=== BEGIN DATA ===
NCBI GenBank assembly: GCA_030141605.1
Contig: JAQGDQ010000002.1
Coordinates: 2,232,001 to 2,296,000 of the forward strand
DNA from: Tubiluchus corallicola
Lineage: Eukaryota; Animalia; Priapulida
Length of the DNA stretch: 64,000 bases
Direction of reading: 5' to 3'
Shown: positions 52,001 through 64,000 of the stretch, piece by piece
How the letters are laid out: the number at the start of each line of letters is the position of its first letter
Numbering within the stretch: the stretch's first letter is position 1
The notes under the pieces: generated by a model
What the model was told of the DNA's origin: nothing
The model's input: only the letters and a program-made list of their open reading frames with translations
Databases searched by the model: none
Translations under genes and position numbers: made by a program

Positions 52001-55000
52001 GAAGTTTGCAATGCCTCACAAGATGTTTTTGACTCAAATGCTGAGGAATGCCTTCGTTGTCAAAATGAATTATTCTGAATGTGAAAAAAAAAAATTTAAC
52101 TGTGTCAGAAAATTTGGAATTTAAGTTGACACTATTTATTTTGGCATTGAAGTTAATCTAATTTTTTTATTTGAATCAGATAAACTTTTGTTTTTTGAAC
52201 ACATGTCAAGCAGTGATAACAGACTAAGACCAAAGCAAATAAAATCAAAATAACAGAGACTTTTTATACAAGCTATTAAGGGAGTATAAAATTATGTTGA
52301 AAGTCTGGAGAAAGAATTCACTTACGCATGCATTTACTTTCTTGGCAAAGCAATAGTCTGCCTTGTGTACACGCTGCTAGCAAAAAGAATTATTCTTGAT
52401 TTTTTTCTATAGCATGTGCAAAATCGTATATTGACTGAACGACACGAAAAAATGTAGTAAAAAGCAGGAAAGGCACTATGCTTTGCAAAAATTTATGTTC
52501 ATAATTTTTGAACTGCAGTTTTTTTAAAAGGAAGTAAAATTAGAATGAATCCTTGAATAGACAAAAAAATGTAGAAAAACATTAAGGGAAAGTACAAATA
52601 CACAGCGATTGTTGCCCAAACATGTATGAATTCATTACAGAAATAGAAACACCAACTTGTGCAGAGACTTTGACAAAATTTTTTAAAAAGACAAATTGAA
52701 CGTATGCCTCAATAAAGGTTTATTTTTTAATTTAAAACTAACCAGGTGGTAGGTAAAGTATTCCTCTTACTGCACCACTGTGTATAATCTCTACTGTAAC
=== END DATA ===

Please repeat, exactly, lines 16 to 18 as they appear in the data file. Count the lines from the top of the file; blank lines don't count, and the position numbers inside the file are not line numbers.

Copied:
Positions 52001-55000
52001 GAAGTTTGCAATGCCTCACAAGATGTTTTTGACTCAAATGCTGAGGAATGCCTTCGTTGTCAAAATGAATTATTCTGAATGTGAAAAAAAAAAATTTAAC
52101 TGTGTCAGAAAATTTGGAATTTAAGTTGACACTATTTATTTTGGCATTGAAGTTAATCTAATTTTTTTATTTGAATCAGATAAACTTTTGTTTTTTGAAC